Mapping lipid and detergent binding sites on the surface of membrane proteins

Lead Research Organisation: University of Glasgow
Department Name: School of Life Sciences


When membrane proteins are crystallised and X-ray crystallography is used to determine their 3D structure, non protein molecules can often be seen surrounding their hydrophobic regions. These molecules could either be lipids or detergent molecules, that were used to isolate the proteins from their membranes. Unfortunately though, it is usually the case that only parts of these molecules are 'seen', due to disorder, and so it is not possible to decide which ones are which. We are going to use a novel method which will allow us to unambiguously resolve this identification issue. We will synthesise heavy atom tagged lipids and detergents and add these to the crystals. The extra X-ray scattering power of these heavy atoms will allow us to clearly distinguish which is which. The results of this study will be very useful in helping to understand the molecular details of how membrane proteins interact with lipids. In many cases these interactions are actually essential for the protein to function correctly. In X-ray crystallography in order to solve 3D structures the diffraction data must be combined with the 'phase' information. These heavy atoms 'tagged' lipids and detergents will be tested to see if they can provide a new general method for 'phasing' diffraction data with crystals of membrane proteins.

Technical Summary

There is a great deal of current interest in trying to understand the molecular details of how membrane proteins interact with lipids. It is frustrating therefore that many crystal structures of membrane proteins so reveal non-proton electron densities around the protein's hydrophobic surfaces but usually only part of the lipids or detergents are seen, and so these electron densities cannot be unambiguous assigned. In this proposal we will use a novel approach to solve the problem by co-crystallising with heavy-duty atom tagged lipids and detergents. The extra scattering power of the heavy atom will allow us to definitively assign these electron densities to either lipids or detergents, and to study the details of their binding sites. Use of these heavy atoms tagged lipids and detergents could in principle allow the 'phases' to be solved and to provide a new general route to 'phasing' crystal structures of membrane proteins. We will fully explore this possibility.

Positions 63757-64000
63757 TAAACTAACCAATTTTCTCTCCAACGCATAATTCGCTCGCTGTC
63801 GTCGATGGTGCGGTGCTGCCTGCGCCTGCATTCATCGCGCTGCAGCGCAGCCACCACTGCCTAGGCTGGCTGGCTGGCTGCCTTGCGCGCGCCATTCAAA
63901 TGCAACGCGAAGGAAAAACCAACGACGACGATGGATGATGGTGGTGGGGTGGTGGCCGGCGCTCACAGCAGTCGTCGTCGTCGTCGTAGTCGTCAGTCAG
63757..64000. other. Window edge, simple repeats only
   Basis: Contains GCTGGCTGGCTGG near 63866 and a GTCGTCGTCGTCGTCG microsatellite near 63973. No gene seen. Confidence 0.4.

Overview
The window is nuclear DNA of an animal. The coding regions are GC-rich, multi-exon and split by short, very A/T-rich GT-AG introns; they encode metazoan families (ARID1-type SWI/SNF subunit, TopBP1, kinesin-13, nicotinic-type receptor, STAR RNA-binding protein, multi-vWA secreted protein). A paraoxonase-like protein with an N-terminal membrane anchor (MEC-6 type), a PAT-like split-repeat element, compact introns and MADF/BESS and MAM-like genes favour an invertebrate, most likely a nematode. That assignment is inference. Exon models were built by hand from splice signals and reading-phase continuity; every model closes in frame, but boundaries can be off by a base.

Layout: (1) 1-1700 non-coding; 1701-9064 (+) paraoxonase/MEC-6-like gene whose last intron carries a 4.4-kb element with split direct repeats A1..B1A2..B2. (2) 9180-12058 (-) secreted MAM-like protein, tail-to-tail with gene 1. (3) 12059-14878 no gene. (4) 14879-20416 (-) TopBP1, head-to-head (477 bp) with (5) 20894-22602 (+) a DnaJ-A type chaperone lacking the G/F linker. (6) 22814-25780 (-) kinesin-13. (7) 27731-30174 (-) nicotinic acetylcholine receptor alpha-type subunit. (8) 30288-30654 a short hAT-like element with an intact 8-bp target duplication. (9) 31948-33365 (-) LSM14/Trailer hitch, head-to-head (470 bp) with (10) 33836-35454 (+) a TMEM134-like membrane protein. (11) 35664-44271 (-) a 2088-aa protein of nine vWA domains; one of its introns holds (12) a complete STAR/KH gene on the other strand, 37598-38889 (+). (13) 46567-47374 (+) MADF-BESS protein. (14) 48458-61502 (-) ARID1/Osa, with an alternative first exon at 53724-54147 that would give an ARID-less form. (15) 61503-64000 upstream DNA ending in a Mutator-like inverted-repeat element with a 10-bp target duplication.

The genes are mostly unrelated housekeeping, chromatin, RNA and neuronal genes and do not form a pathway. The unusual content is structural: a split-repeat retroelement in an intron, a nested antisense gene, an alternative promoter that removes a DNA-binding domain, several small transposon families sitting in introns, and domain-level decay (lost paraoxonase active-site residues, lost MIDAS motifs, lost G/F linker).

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Cogdell RJ (2011) Mapping lipid and detergent molecules at the surface of membrane proteins. in Biochemical Society transactions

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Wöhri AB (2008) A lipidic-sponge phase screen for membrane protein crystallization. in Structure (London, England : 1993)

Description We have been to synthesize both heavy atom labelled detergent and phospholipid molecules. These have been successfully used to visualize these molecules at the surface of two different membrane proteins, reaction centres and light harvesting complexes by X-ray crystallography. These studies have unequivocally allow lipids and detergent molecules to be visualized and have shown the their binding sites at the surface of these proteins are promiscuous. Since usually only parts of these molecules are seen in the crystal structures or heavy atom tagging allows their clear identification for the first time.
Exploitation Route The methods developed in this project will allow a n much better understanding of the arrangement of lipids around the surface of membrane proteins. This is a very important issue since many of these lipids affect the function of the membrane proteins tio which they are bound.
Sectors Chemicals,Education,Pharmaceuticals and Medical Biotechnology